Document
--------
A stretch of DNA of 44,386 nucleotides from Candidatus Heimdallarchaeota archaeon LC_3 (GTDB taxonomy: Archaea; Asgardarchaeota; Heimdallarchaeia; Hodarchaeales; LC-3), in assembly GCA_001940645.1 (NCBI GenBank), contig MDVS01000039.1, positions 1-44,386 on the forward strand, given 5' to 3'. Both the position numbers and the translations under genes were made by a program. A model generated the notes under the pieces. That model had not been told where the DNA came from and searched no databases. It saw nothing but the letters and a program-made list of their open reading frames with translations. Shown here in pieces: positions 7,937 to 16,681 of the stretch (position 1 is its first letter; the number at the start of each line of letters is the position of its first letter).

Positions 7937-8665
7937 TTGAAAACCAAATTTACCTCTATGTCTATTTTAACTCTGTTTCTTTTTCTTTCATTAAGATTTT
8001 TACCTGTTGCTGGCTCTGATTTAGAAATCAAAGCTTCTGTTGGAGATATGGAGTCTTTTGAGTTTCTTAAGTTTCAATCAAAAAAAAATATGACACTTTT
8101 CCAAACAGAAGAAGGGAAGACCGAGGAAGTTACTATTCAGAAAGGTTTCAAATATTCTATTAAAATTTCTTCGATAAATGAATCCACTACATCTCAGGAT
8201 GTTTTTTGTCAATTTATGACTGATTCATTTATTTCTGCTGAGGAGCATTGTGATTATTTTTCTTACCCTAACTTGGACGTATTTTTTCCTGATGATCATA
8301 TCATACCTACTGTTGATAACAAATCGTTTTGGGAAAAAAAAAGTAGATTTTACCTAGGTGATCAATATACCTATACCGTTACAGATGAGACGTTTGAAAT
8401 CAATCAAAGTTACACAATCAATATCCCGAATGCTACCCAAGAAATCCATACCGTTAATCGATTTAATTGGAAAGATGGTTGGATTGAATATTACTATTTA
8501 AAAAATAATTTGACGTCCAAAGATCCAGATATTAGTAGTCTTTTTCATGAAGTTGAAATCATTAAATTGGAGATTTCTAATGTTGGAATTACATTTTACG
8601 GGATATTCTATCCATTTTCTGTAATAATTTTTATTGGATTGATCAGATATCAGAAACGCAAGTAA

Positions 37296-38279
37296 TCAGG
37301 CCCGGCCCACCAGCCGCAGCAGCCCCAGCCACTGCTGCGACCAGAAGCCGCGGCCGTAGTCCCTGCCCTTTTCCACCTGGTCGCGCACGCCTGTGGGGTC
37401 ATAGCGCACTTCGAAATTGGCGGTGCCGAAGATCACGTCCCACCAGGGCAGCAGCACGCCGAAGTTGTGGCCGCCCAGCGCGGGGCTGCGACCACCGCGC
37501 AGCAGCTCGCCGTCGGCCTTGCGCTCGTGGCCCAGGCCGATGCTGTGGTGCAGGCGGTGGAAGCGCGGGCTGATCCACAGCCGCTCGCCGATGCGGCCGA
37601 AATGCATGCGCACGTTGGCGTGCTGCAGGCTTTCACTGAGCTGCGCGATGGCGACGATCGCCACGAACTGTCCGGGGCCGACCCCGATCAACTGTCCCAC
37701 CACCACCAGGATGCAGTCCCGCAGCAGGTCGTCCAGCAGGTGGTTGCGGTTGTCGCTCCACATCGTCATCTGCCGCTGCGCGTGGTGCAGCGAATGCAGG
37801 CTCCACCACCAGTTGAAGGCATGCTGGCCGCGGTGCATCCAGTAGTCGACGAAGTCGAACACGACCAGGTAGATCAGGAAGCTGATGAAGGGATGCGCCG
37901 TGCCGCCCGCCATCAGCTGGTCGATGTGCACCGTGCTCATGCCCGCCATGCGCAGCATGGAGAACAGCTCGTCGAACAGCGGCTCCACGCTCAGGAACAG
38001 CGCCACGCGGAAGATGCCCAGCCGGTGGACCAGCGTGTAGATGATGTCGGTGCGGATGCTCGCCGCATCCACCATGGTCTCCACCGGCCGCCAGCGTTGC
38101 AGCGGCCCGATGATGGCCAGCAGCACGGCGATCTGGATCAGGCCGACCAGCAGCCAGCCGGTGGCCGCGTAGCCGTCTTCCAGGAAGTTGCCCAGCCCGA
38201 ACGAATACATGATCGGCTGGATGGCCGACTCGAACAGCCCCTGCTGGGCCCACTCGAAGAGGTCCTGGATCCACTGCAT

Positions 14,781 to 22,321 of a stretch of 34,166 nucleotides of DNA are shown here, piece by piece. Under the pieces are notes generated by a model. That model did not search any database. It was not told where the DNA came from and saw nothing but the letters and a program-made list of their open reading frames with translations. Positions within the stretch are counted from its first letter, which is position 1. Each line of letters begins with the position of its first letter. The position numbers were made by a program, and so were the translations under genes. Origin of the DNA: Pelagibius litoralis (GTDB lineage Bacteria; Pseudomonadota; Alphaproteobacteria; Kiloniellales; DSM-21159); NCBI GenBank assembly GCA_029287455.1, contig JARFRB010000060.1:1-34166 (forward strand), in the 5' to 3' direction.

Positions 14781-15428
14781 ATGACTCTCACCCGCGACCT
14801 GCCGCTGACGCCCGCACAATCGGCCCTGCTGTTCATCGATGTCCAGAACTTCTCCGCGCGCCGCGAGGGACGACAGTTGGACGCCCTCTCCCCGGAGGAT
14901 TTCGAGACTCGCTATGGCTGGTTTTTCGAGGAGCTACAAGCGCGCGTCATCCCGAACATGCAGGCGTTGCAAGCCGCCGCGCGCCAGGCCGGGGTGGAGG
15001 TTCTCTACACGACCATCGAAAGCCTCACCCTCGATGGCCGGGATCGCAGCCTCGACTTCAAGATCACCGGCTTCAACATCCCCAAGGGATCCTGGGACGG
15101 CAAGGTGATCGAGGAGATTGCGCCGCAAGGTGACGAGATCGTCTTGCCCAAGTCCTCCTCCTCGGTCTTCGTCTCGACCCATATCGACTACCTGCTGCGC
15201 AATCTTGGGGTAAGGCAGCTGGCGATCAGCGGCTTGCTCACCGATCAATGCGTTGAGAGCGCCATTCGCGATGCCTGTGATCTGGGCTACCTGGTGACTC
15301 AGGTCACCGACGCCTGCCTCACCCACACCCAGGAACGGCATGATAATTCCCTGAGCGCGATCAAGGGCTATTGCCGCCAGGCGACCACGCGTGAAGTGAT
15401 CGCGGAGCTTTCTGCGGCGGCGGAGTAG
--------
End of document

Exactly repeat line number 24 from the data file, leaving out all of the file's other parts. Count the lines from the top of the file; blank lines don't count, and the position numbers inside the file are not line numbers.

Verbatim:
Positions 14781-15428